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When I first heard about event bubbling, I had understood the gist of it but not enough to use it in practice. Event bubbling is the order in which event handlers are called when one element is nested inside a second element, and both of these elements have a registered listener for the same event(e.g. a click event).

Event bubbling is often mentioned with event capturing and event propagation, 2 concepts I also didn’t have a full grasp on. In order to have a better mastery with Javascript events, understanding all three concepts is vital.

Event propagation is a blanket term for both event bubbling and event capturing. Consider an example of clickable…


The browser can trigger many different types of events on the DOM(Document Object Model). The full list of all DOM event types are located here: MDN. For this blog, I’ll go over some of the more frequently used DOM events, explain what the event does, and how each one is used.

Here are some of the most common event types and event names:

  • Mouse Events: click, dblclick, mousedown, mouseup, contextmenu, mouseout, mousewheel, mouseover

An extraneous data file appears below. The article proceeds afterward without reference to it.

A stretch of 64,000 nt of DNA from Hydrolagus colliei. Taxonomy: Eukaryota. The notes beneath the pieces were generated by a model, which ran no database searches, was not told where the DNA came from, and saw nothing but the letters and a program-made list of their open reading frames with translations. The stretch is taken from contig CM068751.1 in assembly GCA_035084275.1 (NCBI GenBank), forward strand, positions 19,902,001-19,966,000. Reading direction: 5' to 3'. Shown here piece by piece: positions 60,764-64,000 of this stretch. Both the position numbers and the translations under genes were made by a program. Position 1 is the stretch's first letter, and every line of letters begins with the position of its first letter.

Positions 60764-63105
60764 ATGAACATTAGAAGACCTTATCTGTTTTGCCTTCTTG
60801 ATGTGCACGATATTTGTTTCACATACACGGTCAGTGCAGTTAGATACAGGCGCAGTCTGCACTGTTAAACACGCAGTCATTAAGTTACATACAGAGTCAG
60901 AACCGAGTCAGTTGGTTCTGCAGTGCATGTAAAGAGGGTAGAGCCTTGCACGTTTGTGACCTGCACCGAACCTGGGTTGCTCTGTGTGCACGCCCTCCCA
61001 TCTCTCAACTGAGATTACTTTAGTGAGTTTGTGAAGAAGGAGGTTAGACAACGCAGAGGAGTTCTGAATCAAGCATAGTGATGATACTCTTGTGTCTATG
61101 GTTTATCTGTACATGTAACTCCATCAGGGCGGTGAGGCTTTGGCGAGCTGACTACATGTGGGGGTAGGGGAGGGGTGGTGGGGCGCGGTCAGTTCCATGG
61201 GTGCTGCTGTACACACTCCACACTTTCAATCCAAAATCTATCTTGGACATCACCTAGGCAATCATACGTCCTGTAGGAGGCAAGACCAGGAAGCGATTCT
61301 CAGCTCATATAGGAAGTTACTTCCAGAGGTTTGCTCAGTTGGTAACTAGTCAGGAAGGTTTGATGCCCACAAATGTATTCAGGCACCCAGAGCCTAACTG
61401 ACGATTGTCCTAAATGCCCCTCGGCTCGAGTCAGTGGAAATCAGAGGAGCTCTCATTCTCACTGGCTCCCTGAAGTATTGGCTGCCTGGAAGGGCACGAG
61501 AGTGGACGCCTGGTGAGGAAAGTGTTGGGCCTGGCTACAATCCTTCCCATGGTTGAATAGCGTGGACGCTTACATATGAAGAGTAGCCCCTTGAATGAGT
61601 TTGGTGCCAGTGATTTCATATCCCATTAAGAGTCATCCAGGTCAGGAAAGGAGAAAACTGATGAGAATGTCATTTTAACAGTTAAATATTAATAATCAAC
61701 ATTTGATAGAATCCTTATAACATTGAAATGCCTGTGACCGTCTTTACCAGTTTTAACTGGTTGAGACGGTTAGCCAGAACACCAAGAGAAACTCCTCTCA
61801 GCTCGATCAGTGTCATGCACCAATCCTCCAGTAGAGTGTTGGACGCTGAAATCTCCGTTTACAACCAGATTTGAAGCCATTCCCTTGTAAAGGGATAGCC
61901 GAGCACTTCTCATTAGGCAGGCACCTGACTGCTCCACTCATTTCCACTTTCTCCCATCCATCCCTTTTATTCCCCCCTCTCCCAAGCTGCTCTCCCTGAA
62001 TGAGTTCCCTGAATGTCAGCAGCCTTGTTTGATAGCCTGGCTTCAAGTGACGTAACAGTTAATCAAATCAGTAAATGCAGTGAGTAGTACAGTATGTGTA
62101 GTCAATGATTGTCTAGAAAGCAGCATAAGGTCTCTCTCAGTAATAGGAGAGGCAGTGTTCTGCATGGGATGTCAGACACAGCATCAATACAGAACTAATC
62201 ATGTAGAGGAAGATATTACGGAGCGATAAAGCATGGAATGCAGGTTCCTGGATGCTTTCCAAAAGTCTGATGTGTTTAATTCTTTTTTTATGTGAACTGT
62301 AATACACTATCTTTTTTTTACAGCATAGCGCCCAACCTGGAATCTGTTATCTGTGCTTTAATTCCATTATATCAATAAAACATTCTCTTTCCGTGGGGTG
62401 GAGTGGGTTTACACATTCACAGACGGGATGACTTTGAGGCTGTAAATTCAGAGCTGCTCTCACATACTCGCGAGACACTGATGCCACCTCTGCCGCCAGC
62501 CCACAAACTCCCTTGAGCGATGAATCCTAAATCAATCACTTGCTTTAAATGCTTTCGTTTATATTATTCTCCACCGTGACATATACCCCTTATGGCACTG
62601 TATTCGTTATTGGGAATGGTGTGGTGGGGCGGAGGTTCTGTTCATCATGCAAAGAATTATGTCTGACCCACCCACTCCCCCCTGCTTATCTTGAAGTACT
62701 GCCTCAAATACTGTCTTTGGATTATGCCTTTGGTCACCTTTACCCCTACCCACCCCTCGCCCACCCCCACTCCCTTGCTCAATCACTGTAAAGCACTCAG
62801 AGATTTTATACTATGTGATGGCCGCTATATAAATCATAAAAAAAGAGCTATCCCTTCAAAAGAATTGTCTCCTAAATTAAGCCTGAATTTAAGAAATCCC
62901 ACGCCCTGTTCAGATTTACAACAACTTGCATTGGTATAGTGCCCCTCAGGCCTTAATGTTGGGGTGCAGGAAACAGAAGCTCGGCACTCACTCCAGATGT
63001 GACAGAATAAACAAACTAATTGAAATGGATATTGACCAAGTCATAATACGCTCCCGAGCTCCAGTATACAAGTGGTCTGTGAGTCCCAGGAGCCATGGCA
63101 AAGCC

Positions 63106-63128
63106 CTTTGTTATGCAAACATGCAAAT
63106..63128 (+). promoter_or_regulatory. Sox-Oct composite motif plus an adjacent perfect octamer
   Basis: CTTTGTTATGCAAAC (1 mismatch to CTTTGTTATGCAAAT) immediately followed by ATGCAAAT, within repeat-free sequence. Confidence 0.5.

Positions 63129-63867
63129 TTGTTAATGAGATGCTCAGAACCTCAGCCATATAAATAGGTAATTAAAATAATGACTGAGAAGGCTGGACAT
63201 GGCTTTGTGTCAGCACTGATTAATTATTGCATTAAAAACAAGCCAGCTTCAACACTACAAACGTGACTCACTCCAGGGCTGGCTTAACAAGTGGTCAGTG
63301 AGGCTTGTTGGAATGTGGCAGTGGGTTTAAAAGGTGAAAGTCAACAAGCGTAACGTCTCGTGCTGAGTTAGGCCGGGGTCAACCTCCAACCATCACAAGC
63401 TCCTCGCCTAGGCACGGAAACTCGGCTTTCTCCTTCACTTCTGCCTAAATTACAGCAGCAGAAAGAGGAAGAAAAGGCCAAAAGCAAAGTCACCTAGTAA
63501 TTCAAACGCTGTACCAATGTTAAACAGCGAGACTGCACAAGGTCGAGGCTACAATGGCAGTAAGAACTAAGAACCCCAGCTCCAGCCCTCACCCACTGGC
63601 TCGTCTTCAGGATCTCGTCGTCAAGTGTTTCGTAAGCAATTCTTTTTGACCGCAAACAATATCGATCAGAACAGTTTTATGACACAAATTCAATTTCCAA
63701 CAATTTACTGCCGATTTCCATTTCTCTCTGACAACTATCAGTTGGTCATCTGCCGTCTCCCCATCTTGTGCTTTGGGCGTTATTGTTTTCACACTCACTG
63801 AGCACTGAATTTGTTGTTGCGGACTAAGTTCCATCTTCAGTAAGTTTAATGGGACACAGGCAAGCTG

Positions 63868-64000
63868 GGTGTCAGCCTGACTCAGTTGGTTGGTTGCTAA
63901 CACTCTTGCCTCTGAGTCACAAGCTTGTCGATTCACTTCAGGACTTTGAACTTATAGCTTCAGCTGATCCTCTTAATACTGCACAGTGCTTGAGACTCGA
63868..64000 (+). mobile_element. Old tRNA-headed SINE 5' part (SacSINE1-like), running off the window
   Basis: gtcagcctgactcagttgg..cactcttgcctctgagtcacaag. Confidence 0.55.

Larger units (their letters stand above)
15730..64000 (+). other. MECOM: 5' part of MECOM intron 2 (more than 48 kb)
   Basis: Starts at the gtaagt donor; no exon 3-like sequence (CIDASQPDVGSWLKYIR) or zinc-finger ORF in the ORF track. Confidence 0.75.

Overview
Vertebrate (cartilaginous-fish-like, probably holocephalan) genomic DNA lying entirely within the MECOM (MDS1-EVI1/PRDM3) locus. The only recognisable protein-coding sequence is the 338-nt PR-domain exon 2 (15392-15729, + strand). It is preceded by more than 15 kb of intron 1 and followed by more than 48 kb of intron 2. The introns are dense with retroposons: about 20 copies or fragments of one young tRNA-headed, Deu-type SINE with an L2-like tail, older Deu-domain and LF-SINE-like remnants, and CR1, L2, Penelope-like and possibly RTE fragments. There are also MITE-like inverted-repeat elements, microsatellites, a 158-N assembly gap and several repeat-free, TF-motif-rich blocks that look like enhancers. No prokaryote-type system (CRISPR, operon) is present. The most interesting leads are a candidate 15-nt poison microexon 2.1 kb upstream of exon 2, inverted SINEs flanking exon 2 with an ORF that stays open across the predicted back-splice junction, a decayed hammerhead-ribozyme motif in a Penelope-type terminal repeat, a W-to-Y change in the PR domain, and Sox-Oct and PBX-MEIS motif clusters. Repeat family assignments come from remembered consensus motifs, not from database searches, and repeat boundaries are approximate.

• Touch Events: touchstart, touchend, touchmove, touchcancel
  • Keyboard Events: keydown, keyup, keypress
  • Form Events: focus, blur, change, submit
  • Window Events: resize, scroll, load, unload, hashchange

Touch events are triggered on touch-enabled devices such as smartphones, tablets, and touch-screen laptops. Mouse events are triggered on the majority of all browsers and devices. The MouseEvent interface represents events that occur due to the user interacting with a pointing device. …


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Big O notation is a simplified analysis of an algorithm’s efficiency. Big O notation gives us an algorithm’s complexity in terms of input size, N. It gives us a way to abstract the efficiency of our algorithm or code from the machines/computers they run on. We don’t care how powerful our machine is, but rather, the basic steps of the code. We can use big O to analyze both time and space. I will go over how we can use Big O to measure time complexity using Ruby for examples.

Types of measurement

There are a couple of ways to look at an algorithm’s efficiency. We can examine worst-case, best-case, and average-case. When we examine big O notation, we typically look at the worst-case. This isn’t to say the other cases aren’t as important. …


While using enumerable methods in Ruby, there was a helpful shorthand syntax I came across while practicing coding challenges.

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As a beginner, I had first thought the ampersand colon syntax was an operator. I come to find out that the ampersand colon was a hack that first started out in ActiveSupport that become an official feature in Ruby code.

When the “&” is added to the beginning of a method argument, it calls on the to_proc on its operand and passes it in as a block. If you are like me, I had no idea what that meant at first. …

About

David Chung

Software Engineer, Athlete, Foodie